dc.identifier.urihttp://hdl.handle.net/10722/187715-
dc.descriptionSession: 04-206-
dc.description.abstractThe “Customer Pyramid” and other similar customer management concepts advise firms to prioritize customers and treat them differently. Yet, offering preferential treatment to selected customers is potentially controversial. It implies a relatively inferior treatment to other customers and elicits the perception of service unfairness. In this study, we employ the social comparison theory to explicate the underlying process of how service unfairness impacts non-recipients’ behaviors. Specifically, we examine (1) impacts of service unfairness on the customers’ emotional experiences of envy and benign envy, (2) the differential effects of envy and benign envy on the non-recipients’ behaviors toward the preferentially treated customers (spreading negative word of mouth) and the sources of unfairness (cooperation with the salesperson and repurchase intention toward the store), and (3) the boundary conditions of the non-recipients’ similarities with those preferentially treated customers and the salesperson on the impacts of service unfairness. We tested our framework with laboratory experiments and a survey study in the context of clothing retail stores of 331 customers. Results support the roles of envy and benign envy in mediating the impact of service unfairness on those non-recipients’ behavioural outcomes. Specifically, if service unfairness elicits envy, it will increase the non-recipients’ negative WOM mouth toward those preferentially treated customers, reduces their repurchase intention, and lessens their cooperation with the salesperson. However, witnessing a preferential treatment received by others could be motivating for the non-recipients because they would also have the chance to enjoy such preferential treatment in the future (i.e., experience of benign envy). Our findings show that if service unfairness increases non-recipients’ experience of benign envy, it will motivates them to repurchase more, be more cooperative with the salesperson, but with no impact on the act of spreading negative WOM. Moreover, findings on the moderation influence of customers’ similarity with other customers and the salesperson further shed insights about the conditions for the differential impacts of service unfairness on ones’ experiences of envy and benign envy. Our study offers important implications on how firms can benefit from implementing customer management strategies involving differential treatments while minimizing their drawbacks.-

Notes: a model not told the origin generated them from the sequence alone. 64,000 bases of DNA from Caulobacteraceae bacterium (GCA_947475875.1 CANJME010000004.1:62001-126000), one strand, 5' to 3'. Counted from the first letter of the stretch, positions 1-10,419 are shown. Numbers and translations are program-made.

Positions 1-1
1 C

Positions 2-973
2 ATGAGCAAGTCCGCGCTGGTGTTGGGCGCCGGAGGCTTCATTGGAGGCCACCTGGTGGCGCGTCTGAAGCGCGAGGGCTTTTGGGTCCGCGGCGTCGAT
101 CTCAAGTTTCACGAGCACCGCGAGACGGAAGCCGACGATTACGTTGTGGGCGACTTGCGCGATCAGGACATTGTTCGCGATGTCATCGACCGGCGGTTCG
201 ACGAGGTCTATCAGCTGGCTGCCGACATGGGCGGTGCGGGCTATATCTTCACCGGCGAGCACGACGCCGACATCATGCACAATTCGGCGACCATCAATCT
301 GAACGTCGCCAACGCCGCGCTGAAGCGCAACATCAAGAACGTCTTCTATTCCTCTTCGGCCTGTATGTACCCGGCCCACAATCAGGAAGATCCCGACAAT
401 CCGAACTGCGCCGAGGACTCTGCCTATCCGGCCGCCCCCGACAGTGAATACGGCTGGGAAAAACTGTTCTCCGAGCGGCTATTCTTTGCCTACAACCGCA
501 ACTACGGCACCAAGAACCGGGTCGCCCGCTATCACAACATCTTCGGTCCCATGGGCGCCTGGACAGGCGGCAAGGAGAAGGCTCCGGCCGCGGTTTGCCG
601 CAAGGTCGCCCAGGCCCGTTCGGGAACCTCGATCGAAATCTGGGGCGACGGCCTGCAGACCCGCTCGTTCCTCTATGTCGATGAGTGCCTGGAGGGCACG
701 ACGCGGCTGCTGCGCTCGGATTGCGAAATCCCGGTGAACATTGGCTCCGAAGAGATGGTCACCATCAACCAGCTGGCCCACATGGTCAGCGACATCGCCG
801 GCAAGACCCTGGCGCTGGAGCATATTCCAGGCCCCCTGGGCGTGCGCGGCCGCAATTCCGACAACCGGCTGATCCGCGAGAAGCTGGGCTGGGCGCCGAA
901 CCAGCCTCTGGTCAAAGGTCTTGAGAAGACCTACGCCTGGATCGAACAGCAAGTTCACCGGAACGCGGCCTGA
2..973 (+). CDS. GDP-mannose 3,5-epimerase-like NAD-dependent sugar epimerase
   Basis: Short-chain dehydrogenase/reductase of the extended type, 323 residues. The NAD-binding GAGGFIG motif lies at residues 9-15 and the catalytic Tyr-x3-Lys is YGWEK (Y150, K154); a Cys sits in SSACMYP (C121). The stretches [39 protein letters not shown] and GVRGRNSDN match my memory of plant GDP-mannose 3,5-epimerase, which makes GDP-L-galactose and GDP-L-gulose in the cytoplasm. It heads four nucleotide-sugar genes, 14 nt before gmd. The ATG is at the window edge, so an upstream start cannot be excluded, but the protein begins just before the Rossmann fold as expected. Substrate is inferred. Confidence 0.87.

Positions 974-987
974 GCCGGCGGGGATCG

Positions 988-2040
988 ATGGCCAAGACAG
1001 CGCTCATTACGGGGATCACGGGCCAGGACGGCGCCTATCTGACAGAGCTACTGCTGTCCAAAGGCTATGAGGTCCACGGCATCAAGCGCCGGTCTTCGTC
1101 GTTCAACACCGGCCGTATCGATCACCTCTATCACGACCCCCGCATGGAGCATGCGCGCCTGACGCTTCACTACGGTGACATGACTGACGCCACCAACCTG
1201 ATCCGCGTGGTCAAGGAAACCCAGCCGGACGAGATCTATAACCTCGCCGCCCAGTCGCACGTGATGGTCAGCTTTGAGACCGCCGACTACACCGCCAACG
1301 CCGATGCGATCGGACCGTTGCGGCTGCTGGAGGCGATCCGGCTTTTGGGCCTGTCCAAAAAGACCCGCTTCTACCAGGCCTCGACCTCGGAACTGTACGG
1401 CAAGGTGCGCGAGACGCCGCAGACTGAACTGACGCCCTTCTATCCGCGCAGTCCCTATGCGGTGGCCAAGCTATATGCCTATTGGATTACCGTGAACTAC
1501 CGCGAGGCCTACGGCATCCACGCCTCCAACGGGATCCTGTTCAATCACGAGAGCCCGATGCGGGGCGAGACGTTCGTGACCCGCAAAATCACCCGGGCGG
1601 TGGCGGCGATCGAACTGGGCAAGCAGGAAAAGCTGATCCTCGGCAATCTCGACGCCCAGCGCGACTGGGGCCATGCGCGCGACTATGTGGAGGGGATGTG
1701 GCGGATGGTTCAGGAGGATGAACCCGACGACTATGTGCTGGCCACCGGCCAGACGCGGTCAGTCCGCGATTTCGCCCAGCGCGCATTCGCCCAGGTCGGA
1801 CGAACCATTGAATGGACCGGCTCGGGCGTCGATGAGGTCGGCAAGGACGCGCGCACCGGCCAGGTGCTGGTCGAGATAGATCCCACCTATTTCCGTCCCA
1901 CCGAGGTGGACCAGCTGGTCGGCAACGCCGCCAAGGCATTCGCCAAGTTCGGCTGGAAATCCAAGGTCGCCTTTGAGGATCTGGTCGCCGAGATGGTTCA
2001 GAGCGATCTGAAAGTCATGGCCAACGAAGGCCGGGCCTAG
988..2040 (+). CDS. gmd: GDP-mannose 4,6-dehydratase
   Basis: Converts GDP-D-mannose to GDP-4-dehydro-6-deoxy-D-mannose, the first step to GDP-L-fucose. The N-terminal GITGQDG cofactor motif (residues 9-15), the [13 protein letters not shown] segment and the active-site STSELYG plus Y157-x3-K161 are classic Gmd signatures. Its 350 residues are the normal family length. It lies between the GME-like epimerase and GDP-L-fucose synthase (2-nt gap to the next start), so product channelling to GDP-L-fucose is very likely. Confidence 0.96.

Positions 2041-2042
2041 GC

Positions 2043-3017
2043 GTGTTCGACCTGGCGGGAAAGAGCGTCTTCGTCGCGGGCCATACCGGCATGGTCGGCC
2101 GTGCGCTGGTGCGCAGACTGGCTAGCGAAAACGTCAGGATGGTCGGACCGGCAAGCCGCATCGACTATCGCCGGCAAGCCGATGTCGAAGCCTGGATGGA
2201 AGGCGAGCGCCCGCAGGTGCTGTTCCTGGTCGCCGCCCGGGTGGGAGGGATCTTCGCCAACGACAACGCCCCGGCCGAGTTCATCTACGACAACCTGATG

dc.languageengen_US
dc.publisherFrontiers in Service Conference.-
dc.relation.ispartof2013 Frontiers in Service Conference Proceedingsen_US
dc.rightsCreative Commons: Attribution 3.0 Hong Kong License-
dc.titleHow customers react to service unfairness? Moderating roles of interpersonal similarities on experience of envy and benign envyen_US
dc.typeConference_Paperen_US
dc.identifier.emailChan, KW: kimmy.chan@polyu.edu.hken_US
dc.identifier.emailYim, BCK: yim@business.hku.hk-
dc.identifier.authorityYim, BCK=rp01122en_US
dc.description.naturepostprint-
dc.identifier.hkuros218281en_US
dc.identifier.spage37-
dc.identifier.epage37-
dc.publisher.placeTaiwan-